Anxiety Is An Illness, Not A Trend

By Katie Kuo

I noticed in the past few months that anxiety has been discussed in the internet world and many people on social media have made it seem like a trend. A part that bothers me is the way that mental illnesses and body disorders are sometimes romanticized. Anxiety is something that many people live with, but when people who have not experienced anxiety or depression post images about it from how they perceive it — that’s the only time that it bothers me. I think that it’s important for those who do have anxiety, to be able to write about it on the internet and to be able to express themselves. It helps to acknowledge it, know that we cannot make anxiety disappear, but we can learn to control and live with it.

There is a difference between writing about something you deeply experience and live with, than writing about something you portray and imagine it to be. I felt it important to write about this, because as someone who suffers anxiety every day, often people can misunderstand what it means to live with it. It is important that as a society and as individuals that we do not romanticize mental illnesses. When I was looking on Pinterest at pictures, I typed anxiety and was unsettled to see images of cutting oneself being romanticized with blood dripping and even flowers and glitters used to decorate. That really saddened me, because it’s a serious thing which points towards suicide and should therefore, not be glamorized.

Dealing with anxiety, causes me to walk most places if I can. Public transport makes me feel uncomfortable, especially standing close next to strangers. I feel nervous and uncomfortable feelings slide through me if I am constantly surrounded by many people, such as the supermarket on a busy day or the 5pm rush hour. Anxiety is what caused me to not have as many intimate friendships and caused me to not enjoy my schooling years so much. Having anxiety can also increase the likelihood of having panic attacks. Panic attacks are no joke. Some people think that panic attacks are when someone is freaking out about something and going “Oh my gosh” with your friends. But that isn’t the case.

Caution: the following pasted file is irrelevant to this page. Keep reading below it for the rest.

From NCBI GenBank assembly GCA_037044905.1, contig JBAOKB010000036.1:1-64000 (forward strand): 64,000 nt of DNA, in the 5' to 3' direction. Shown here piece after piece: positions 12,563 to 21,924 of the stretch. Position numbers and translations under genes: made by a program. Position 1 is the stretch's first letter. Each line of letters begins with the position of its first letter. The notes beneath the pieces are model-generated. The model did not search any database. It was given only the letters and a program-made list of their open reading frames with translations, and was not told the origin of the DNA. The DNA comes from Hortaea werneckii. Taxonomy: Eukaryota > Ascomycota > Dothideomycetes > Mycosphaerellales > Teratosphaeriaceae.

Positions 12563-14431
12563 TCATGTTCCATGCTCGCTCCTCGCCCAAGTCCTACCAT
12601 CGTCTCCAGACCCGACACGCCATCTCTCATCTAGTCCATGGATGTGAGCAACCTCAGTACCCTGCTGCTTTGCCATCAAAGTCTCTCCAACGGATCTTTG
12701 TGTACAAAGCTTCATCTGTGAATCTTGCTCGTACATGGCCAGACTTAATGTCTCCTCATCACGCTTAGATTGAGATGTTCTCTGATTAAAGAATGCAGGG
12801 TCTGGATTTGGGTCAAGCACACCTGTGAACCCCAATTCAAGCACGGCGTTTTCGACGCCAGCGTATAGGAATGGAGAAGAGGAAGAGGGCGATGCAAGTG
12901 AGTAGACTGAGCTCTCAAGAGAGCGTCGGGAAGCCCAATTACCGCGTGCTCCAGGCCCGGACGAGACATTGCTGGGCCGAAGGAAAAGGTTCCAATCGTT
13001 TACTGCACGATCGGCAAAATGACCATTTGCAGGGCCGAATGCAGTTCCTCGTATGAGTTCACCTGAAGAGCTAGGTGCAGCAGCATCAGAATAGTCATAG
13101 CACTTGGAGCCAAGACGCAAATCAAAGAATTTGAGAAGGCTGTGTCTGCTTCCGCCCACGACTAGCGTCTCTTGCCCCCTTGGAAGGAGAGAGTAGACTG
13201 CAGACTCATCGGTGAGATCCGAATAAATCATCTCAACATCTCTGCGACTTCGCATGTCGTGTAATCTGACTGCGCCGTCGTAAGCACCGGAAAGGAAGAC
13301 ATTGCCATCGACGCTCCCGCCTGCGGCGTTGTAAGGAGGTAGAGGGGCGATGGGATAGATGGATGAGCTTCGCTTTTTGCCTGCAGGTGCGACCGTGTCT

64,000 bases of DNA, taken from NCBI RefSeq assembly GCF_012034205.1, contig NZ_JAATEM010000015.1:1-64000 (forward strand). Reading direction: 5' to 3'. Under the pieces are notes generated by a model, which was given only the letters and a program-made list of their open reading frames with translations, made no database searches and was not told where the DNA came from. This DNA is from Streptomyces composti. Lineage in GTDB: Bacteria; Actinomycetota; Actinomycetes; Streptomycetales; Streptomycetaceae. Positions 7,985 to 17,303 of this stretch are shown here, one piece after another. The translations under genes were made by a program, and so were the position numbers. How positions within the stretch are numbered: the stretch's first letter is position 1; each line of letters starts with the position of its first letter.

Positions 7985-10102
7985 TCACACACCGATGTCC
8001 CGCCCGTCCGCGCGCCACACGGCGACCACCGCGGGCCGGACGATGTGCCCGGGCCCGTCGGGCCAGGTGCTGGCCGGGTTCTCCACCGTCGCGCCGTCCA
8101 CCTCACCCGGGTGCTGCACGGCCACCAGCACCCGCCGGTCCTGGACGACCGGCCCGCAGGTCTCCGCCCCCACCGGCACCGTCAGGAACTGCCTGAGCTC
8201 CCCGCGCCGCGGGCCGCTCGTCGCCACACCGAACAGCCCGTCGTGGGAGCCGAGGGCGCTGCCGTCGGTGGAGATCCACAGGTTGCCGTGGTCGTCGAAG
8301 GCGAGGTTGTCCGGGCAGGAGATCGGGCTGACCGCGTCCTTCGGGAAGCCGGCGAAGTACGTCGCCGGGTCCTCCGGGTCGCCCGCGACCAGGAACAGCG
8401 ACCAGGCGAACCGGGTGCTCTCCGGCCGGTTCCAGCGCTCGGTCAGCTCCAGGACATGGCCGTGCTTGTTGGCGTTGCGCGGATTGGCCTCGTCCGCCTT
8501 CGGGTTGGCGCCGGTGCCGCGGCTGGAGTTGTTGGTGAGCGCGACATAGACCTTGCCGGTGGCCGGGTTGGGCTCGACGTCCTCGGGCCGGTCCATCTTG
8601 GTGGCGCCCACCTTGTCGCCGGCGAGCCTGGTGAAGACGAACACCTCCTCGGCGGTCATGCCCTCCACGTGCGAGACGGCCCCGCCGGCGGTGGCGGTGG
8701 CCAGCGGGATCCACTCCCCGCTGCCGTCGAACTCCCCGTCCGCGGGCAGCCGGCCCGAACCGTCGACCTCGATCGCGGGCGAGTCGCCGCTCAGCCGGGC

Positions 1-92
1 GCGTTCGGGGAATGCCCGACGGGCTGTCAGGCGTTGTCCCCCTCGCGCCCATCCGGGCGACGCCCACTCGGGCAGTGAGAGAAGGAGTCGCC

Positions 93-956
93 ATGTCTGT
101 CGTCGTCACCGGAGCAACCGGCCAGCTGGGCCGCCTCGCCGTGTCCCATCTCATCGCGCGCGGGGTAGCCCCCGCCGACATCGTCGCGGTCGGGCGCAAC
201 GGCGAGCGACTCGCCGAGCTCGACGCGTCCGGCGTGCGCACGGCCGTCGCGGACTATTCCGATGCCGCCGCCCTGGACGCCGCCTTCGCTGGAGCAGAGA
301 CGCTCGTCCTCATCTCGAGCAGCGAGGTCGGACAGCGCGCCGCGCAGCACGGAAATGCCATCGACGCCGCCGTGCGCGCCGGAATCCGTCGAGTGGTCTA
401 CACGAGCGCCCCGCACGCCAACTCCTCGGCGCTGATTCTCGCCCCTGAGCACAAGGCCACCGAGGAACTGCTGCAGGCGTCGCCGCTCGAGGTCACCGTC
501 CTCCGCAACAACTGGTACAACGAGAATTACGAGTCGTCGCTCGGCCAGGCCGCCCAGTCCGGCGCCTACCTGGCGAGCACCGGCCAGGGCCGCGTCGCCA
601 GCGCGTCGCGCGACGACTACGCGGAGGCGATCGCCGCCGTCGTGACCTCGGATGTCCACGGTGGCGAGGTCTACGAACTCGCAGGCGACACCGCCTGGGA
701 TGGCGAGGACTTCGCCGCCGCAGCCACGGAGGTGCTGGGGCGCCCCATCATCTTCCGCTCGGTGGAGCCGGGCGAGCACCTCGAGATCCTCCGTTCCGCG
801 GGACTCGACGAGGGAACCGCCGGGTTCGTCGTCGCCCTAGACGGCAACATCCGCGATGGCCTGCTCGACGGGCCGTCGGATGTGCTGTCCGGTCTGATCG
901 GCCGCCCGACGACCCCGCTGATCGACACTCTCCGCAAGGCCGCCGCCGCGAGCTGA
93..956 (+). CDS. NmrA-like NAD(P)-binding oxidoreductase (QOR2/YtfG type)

Mental illnesses are often romanticized because they are viewed by many people as something that is dramatic. Something that seems so out of the ordinary, that it cannot be understood. This is when we need to realize that they are a reality, not a drama or something otherworldly. Anxiety or depression should never be seen as ‘cool’ or ‘trending’, and it really surprises me that on social media, that is often the case. It’s similar to girls who lie on beds to show how flat their stomachs can go. Not that it’s romanticizing anorexia or being skinny per se, but it’s giving the wrong idea. It is true that mental illnesses are commonly stigmatized. I believe that it just needs to be understood.

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